Prepared under the auspices of The American Society of Clinical Pathologists. By John A. Kolmer, M.D., Dr.P.H., D.Sc., LL.D., and Fred Boerner, V.M.D. Assisted by C. Z. Garber, A.B., M.D., and Committees of The American Society of Clinical Pathologists. Pp. I–XXII. 1–663. D. Appleton and Company, New York and London, 1931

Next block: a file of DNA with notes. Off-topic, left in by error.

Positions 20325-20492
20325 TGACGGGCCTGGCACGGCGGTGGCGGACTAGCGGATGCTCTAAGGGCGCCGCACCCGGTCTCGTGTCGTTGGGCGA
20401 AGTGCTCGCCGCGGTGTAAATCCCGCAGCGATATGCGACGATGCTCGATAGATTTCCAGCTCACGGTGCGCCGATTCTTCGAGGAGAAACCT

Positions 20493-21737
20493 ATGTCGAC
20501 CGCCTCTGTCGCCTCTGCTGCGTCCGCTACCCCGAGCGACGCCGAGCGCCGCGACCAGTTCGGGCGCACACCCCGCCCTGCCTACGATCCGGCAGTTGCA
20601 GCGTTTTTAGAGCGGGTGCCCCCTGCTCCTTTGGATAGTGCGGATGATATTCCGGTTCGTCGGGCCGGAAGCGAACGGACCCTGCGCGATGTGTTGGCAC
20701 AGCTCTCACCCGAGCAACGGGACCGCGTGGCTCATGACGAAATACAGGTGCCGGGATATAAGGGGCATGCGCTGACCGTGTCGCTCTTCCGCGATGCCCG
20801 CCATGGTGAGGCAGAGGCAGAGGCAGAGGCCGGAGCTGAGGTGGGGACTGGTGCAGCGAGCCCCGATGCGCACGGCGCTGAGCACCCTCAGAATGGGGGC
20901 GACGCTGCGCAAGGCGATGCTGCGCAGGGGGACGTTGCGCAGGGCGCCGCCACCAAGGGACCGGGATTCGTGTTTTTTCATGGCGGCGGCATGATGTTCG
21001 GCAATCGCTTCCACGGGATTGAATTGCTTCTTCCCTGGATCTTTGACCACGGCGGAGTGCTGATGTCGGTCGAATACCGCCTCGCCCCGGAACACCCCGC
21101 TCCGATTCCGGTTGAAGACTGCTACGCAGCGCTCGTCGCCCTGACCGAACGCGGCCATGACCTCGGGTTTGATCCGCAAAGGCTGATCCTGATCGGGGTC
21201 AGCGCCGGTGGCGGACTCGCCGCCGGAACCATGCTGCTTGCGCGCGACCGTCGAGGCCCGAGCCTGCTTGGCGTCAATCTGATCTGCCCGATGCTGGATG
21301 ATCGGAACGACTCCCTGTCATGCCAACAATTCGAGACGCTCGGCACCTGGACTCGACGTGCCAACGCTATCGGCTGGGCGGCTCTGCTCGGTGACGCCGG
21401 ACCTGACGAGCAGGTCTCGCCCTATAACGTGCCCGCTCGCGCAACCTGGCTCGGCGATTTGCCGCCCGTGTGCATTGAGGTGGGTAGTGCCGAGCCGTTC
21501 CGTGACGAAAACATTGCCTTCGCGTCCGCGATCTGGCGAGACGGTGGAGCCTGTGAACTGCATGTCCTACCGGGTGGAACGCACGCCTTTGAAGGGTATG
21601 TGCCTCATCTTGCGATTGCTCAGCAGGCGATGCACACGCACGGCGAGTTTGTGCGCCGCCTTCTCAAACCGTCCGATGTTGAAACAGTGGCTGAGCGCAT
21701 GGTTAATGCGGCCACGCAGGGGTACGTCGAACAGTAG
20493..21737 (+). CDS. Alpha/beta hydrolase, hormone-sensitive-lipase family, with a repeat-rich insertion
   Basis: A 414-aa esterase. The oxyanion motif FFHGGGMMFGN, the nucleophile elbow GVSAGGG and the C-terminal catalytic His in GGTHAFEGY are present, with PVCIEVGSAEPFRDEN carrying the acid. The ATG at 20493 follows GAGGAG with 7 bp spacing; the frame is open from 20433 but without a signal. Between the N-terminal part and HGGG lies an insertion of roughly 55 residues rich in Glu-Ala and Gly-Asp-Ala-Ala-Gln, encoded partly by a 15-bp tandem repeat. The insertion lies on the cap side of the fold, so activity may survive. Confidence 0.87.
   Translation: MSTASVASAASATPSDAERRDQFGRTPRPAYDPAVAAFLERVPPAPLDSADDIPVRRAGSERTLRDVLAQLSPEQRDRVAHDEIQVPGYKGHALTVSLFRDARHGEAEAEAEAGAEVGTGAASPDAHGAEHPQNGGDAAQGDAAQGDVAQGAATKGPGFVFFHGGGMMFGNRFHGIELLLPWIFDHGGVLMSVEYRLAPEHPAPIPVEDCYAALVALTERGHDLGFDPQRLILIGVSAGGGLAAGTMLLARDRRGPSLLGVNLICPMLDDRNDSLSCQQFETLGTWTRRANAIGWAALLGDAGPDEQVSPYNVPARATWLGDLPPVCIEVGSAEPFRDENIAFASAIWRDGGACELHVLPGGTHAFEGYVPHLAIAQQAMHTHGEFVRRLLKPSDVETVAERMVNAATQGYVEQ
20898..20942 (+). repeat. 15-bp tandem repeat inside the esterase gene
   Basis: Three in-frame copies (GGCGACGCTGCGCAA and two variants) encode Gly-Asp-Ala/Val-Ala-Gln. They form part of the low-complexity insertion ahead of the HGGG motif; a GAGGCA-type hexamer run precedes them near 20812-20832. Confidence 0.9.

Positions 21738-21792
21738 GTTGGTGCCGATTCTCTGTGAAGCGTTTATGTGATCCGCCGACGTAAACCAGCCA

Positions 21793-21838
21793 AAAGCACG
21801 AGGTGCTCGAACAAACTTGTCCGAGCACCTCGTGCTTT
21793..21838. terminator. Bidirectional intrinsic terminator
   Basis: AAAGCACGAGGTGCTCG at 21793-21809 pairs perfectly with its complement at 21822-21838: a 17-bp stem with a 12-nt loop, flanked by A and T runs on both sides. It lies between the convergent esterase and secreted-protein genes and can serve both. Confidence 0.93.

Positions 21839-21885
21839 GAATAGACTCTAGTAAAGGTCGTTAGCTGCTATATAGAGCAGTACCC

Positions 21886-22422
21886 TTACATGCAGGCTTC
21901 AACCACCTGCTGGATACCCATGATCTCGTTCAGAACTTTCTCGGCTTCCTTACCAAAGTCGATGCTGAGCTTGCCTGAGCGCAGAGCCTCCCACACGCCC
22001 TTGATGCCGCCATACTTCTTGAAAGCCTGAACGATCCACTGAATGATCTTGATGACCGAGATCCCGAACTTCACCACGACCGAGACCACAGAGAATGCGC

The dispersion of anopheline mosquitoes from their breeding places and its impact on malaria epidemiology has been investigated in Dakar, Senegal, where malaria is hypoendemic and almost exclusively transmitted by Anopheles arabiensis. Pyrethrum spray collections were carried out along a 910-meter area starting from a district bordering on a permanent marsh and continuing into the center of the city. According to the distance from the marsh, vector density (the number of An. arabiensis per 100 rooms) at 0–160, 160–285, 285–410, 410–535, 535–660, 660–785, and 785–910 meters was 84, 40, 5, 2, 2, 0.4, and 0, respectively, during the dry season, and 414, 229, 110, 84, 99, 69, and 21, respectively, during the rainy season. The proportion of 8–11-year-old children with negative immunofluorescent antibody test results for Plasmodium falciparum was 17%, 28%, 44%, 54%, 50%, 63%, and 73%, respectively, in these different sections. Malaria prevalence in the community was maximum in the area bordering on the marsh where it ranged from 1% to 15% (average 6%) according to age and season of the year. These findings show the epidemiologic importance of vector density gradients in Dakar. The implications for malaria control in urban areas are discussed.